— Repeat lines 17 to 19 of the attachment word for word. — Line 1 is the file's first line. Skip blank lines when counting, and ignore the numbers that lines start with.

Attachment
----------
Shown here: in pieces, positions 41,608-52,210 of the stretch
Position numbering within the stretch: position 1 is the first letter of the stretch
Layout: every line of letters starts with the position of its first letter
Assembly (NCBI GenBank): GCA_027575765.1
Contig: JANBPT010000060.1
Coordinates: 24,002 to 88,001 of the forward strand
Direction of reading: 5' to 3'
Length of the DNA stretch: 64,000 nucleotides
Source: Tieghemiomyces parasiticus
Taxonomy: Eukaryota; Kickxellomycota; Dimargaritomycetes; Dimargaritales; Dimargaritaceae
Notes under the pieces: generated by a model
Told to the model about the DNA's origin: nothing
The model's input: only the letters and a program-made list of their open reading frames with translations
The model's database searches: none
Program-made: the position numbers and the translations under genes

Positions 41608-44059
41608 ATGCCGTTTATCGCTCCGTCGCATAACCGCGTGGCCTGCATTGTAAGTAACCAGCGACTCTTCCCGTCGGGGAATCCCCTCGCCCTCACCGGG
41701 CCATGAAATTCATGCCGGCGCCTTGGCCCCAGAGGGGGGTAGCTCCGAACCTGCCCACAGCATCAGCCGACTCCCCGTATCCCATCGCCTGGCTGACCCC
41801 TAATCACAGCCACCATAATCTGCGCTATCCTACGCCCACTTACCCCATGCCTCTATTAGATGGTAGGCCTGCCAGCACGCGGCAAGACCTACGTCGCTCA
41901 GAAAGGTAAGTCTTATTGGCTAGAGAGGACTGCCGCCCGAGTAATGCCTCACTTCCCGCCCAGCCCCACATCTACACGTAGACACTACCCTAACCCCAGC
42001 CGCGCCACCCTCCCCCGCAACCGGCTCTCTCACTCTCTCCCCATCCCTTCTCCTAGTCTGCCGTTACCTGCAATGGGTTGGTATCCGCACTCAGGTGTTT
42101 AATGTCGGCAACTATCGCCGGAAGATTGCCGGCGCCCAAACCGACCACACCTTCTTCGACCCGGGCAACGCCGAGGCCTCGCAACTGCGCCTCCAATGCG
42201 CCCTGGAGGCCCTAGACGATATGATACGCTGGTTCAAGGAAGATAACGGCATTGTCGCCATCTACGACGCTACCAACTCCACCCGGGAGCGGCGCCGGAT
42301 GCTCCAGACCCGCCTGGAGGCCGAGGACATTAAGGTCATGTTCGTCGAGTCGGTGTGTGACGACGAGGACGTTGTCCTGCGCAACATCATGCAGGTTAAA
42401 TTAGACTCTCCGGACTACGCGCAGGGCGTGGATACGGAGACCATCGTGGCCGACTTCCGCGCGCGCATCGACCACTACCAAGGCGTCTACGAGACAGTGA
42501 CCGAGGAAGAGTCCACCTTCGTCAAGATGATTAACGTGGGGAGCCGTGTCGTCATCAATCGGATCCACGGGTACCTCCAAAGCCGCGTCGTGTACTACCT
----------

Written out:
41608 ATGCCGTTTATCGCTCCGTCGCATAACCGCGTGGCCTGCATTGTAAGTAACCAGCGACTCTTCCCGTCGGGGAATCCCCTCGCCCTCACCGGG
41701 CCATGAAATTCATGCCGGCGCCTTGGCCCCAGAGGGGGGTAGCTCCGAACCTGCCCACAGCATCAGCCGACTCCCCGTATCCCATCGCCTGGCTGACCCC
41801 TAATCACAGCCACCATAATCTGCGCTATCCTACGCCCACTTACCCCATGCCTCTATTAGATGGTAGGCCTGCCAGCACGCGGCAAGACCTACGTCGCTCA